SCHIEFFER: Let me just go back to these contributions from these foreign countries.

What should she do right now?

Should she draw the line and say no more contributions?

Should she give money back?

What could she do to make that right in your mind?

PRIEBUS: Well, there are a couple of things she should do. Number one she should abide by the requests of the committee in Congress led by Trey Gowdy to respond to the e-mail requests and hand over the server. That is number one.

Number two, she should account for all of the money that she received at the Clinton Global Initiative and then once she gives forth an accurate accounting then people like you and others that you are going to have on your show can look through it and figure out whether or not these are things that we need to look into further. We just want her to reveal the facts, that's all.

SCHIEFFER: All right, Reince Priebus, great to have you this morning and thanks for joining us.

And we will be right back with our panel to get their thoughts on all of this.


SCHIEFFER: Well, now to break down all of these campaign 2016 moves, we turn to our panel.

Peggy Noonan, of course, columnist for "The Wall Street Journal" and a CBS news contributor.

John Heilemann is the managing editor of Bloomberg Politics.

David Ignatius, columnist for "The Washington Post."

Susan Page is "USA Today's" Washington bureau chief.

And John Dickerson, our CBS news political director, who is soon going to have a new job.

So I have got to ask you, John, and you have to know the answers to all of these, in this job, is Reince Priebus right when he says in the battleground states that Hillary Clinton is viewed as untrustworthy?

And also that she pays her staff, has the senator paid her women workers less than she paid the others?

JOHN DICKERSON, CBS NEWS POLITICAL CORRESPONDENT: On the polling question, he is right, there have been some polls that show her unfavorability is up high. CBS has a poll that shows her with very high unfavorability.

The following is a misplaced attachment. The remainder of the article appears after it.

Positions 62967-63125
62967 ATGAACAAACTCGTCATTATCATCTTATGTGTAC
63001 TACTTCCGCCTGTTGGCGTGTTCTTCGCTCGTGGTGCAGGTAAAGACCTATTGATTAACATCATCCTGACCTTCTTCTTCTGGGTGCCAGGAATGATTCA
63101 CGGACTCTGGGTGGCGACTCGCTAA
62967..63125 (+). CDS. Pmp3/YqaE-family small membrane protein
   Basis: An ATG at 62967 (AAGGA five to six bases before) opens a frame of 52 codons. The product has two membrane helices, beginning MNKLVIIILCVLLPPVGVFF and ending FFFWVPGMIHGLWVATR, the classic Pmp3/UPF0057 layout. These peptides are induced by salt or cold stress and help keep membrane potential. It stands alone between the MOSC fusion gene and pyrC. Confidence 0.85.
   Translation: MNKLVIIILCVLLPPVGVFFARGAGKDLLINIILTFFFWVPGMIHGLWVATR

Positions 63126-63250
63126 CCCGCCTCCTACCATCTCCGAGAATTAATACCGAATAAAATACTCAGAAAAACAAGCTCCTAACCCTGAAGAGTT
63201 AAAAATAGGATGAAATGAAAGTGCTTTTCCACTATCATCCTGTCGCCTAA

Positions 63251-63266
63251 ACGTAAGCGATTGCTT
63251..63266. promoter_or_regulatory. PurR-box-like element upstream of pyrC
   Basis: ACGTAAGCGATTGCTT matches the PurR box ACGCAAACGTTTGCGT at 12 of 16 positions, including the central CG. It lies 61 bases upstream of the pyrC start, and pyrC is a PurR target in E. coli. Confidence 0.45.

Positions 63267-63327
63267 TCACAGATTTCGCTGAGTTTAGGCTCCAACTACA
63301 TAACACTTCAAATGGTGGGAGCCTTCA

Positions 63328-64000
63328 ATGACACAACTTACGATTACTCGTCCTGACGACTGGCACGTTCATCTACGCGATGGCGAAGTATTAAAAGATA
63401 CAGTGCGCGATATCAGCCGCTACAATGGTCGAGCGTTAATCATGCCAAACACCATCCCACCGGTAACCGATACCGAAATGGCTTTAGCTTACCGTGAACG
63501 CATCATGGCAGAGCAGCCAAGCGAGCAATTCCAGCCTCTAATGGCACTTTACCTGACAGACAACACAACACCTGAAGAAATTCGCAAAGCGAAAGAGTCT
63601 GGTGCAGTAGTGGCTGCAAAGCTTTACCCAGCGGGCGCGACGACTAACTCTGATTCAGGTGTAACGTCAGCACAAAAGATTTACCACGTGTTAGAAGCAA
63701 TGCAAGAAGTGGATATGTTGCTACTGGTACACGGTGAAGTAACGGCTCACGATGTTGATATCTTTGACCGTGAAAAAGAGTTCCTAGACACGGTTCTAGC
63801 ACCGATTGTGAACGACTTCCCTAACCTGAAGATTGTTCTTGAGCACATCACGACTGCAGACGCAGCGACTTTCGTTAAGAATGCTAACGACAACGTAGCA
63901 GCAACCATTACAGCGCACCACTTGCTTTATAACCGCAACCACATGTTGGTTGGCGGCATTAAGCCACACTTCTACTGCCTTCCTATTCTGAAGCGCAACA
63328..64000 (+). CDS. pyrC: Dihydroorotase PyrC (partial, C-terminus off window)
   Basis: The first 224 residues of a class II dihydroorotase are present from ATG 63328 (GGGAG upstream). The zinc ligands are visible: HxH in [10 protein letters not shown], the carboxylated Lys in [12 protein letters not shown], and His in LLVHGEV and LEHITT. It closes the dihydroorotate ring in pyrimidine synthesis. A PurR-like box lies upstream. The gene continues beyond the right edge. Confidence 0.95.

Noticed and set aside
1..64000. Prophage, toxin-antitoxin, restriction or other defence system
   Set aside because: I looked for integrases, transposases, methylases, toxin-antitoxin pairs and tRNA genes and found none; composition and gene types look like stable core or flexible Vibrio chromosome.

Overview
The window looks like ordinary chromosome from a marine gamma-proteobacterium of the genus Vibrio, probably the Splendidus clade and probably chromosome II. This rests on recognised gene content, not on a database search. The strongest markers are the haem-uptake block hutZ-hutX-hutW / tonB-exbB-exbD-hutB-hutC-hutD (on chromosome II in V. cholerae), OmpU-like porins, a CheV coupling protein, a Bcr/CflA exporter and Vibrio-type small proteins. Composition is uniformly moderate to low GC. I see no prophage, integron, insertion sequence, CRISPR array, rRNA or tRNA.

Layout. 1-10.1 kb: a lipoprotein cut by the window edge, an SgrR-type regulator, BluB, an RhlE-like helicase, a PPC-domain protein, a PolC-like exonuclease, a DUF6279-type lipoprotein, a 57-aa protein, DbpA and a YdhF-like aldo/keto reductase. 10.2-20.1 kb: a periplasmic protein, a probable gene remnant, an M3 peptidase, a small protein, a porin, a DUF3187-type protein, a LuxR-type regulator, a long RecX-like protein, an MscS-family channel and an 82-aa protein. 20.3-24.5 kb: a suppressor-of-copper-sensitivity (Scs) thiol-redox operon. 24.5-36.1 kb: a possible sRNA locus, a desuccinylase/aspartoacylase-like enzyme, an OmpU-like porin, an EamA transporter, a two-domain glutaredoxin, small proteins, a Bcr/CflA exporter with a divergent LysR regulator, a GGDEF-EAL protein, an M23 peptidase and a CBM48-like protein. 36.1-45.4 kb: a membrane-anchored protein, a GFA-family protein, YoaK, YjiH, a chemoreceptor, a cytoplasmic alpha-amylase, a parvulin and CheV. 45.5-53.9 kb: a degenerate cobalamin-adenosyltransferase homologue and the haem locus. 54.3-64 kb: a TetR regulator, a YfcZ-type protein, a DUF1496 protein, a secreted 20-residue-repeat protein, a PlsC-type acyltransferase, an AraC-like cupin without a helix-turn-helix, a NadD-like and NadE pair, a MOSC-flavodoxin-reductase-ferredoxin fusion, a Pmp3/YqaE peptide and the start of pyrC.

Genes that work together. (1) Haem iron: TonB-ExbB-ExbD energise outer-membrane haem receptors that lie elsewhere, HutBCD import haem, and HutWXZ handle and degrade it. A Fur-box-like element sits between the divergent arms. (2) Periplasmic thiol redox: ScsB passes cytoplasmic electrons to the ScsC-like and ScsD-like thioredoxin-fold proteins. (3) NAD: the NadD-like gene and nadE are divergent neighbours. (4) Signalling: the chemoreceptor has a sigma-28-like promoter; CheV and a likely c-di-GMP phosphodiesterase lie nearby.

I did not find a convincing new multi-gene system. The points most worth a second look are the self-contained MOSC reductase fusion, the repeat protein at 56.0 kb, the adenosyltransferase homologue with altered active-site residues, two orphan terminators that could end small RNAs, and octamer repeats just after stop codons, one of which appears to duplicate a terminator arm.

Bloomberg also shows that in its recent poll. She has got a lot of work to do. The thing is, she has been getting beaten up pretty hard over the last couple of weeks and hasn't launched a campaign. She has been in the worst possible situation. The Clinton folks used to say during Bill Clinton's campaigns, if you are explaining, you are losing and she has been on the explaining side and not explaining very well so today a campaign begins.

It's her chance to beat whatever the attacks are against her with an actual campaign that has a message. We will see where those polls are in about a month after she has had a chance to make --

SCHIEFFER: And what about this charge he made that she paid her women staffers less than she was paying her men staffers on Capitol Hill? That caught me by surprise, I will admit that.

DICKERSON: I believe if -- because you can check with the male and female staffers were paid, it is all public record, that can be figured out.

I don't know if he is right, but it is something that can be -- it is not a mystery. Those numbers are public.

SCHIEFFER: Does anybody else have any -- because I thought that was pretty interesting.

UNIDENTIFIED MALE: I believe there are some stories suggesting this in the past.

NOONAN: Yes, there have. SCHIEFFER; Well, Peggy, let's talk about this, Jeb Bush has a new video out in light of Hillary Clinton entering the campaign. Here is a clip of what he said this morning.


JEB BUSH, FRM. GOVERNOR OF FLORIDA: We must do better than the Obama-Clinton foreign policy, that has damaged relationships with our allies and emboldened our enemies.


SCHIEFFER: Well, what about this? We are getting ready to have a campaign, a lot of people say is going to be Clinton versus Bush again. Do you think that is how it is going to finally come down?

NOONAN: Oh, I think it might be a year of surprises on the Republican side. Nobody knows how this thing is going to play out. On the Democratic side, we will see what happens with Mrs. Clinton, whether it is possible anybody could really come forward and challenge her. She is, I think, about to announce just after this show goes off.


NOONAN: And, man, just realizing how much I wish she was at a big rally with a few thousand people with a brave speech that tells America what she wants to do and how she want to do it, what direction we are going to go in, then she meets with the press, she does two days of meetings from small groups to one on ones like this. That would be so powerful for her.